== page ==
States Take Action: Louisiana


Louisiana is currently serving 30.9 percent of 4-year-olds with state-funded pre-K. In addition, approximately 2,374 children under the age of three in the state are enrolled in Early Head Start. Additionally, the average annual cost of center-based infant care in the state is $5,574. As part of the state’s efforts to reach more children during early childhood the Department of Health and Hospital’s Office of Public Health, the Bureau of Family Health and the Southeast Louisiana Area Health Education Center are partnering together to bring Parents As Teachers (PAT), a home visiting program, to the northern part of the state. This program will complement the Bureau of Family Health’s Nurse-Family Partnership (NFP) home visiting program, which has been operating statewide for approximately 15 years.

  • What state leaders are saying:  In the U.S Senate, John White, the Superintendent of Louisiana’s Department of Education, testified before the U.S. Senate’s HELP Committee during a recent hearing entitled “Supporting Children and Families through Investments in High-Quality Early Education.” During his testimony, Superintendent White shared that “early education can be life changing for low-income children when it is done well, and when quality is sustained in the grades that follow.”
  • What’s happening in the legislature:  At the state level, there have been several pieces of legislation attempting to improve the access, funding and quality of early childhood education programs. The House Committee on Education passed a bill concerning the Cecil J. Picard LA 4 Early Childhood Education Program, or House Bill 954. Sponsored by Rep. Walt Leger, the bill includes diverse delivery language with the final statute requiring that in the event that there is an increase in funding, 10 percent of the increase would have to be spent to provide slots in non-school sites and community-based learning settings. Reps. Walt Leger and Edward Price introduced HCR 61, which requests that the State Board of Elementary and Secondary Education develop an equitable statewide model for the distribution of public funds to support quality early childhood care and education for children birth to age 5. House Bill 249, which would provide child care assistance to homeless families, has been approved by the House Health and Welfare Committee and moves to the House floor for consideration. In July 2014, Gov. Bobby Jindal signed SB 524, which will create a Child Care and Early Education Advisory Council that will serve as advisory council to the Board of Elementary and Secondary Education. In order to better serve families seeking early childhood services, a new law was passed in September that will require all child care centers, Head Start providers and pre-K programs across the state to coordinate enrollment efforts by fall of 2015.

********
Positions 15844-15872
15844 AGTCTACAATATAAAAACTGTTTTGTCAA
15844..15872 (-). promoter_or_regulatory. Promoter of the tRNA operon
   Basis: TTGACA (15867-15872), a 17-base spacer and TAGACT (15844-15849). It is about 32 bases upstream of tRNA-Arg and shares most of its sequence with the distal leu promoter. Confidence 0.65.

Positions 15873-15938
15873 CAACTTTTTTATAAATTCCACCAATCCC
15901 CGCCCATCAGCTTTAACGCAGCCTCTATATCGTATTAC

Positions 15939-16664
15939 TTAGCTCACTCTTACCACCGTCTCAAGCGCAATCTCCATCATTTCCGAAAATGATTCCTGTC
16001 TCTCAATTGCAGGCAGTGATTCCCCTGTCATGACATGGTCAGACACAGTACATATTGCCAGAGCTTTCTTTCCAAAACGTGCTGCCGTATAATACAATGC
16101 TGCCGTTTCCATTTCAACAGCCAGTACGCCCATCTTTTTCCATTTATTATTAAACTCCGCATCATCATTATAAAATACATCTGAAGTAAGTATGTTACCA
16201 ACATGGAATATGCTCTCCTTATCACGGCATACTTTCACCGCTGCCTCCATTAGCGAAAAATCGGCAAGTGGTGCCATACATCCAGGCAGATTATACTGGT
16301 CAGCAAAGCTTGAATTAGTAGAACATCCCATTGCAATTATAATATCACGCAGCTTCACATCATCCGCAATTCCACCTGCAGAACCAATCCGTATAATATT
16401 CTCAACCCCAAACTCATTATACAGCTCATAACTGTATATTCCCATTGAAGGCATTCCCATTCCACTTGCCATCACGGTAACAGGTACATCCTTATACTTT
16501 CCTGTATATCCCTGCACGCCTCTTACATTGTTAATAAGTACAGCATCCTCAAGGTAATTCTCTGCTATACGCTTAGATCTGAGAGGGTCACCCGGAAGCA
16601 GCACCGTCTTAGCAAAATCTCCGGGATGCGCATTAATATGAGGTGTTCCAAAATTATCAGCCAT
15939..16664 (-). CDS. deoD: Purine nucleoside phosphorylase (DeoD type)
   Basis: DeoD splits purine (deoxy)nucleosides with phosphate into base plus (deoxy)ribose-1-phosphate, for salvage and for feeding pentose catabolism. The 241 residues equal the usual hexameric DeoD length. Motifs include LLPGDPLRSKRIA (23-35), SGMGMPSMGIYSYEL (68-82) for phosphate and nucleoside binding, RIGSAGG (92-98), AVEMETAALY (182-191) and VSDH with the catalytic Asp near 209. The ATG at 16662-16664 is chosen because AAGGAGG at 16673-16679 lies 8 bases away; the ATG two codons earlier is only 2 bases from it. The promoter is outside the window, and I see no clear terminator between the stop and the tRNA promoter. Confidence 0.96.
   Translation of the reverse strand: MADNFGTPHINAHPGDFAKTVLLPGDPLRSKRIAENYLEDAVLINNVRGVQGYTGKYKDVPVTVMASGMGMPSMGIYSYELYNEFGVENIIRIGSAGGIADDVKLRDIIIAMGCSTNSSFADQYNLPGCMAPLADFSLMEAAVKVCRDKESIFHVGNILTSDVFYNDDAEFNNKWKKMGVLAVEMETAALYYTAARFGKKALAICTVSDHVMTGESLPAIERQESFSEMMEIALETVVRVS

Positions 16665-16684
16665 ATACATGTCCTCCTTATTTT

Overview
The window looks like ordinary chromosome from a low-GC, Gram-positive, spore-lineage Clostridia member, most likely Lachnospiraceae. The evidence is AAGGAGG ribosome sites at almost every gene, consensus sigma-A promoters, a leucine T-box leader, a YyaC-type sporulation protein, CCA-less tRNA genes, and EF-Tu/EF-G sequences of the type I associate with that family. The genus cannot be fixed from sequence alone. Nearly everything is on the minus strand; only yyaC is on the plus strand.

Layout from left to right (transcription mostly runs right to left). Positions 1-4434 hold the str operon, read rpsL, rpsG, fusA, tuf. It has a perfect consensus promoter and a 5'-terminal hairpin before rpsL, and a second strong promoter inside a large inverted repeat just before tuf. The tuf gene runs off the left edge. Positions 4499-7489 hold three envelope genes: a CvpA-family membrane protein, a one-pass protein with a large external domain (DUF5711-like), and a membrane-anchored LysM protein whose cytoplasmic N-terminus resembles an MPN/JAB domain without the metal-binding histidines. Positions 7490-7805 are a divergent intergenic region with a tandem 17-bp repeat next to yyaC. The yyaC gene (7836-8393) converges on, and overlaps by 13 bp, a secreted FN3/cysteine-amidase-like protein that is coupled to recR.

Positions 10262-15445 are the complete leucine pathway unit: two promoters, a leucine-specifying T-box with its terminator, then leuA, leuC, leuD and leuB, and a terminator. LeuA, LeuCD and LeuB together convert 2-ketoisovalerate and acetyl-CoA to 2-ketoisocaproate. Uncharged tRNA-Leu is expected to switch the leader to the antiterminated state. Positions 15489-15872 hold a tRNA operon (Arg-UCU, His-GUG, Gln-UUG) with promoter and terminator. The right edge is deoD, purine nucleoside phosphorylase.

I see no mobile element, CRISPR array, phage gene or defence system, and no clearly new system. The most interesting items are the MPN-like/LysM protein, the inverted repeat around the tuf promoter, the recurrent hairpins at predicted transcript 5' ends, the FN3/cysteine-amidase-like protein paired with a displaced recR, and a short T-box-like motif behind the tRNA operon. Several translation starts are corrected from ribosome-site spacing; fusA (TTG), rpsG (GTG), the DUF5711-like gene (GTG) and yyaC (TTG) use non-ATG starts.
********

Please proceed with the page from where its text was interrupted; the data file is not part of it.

• Funding increases and additional support:  In general, Louisiana’s early education reform efforts are promising, but face some funding hurdles. The state plans to establish early learning performance guidelines for children under age 3 and academic standards for 3- and 4-year-olds, but has not proposed additional funding to assist programs to meet the new guidelines.  The Louisiana Partnership for Children and Families Policy Director Melanie Bronfin has called for renewed investment in the state’s Child Care Assistance Program.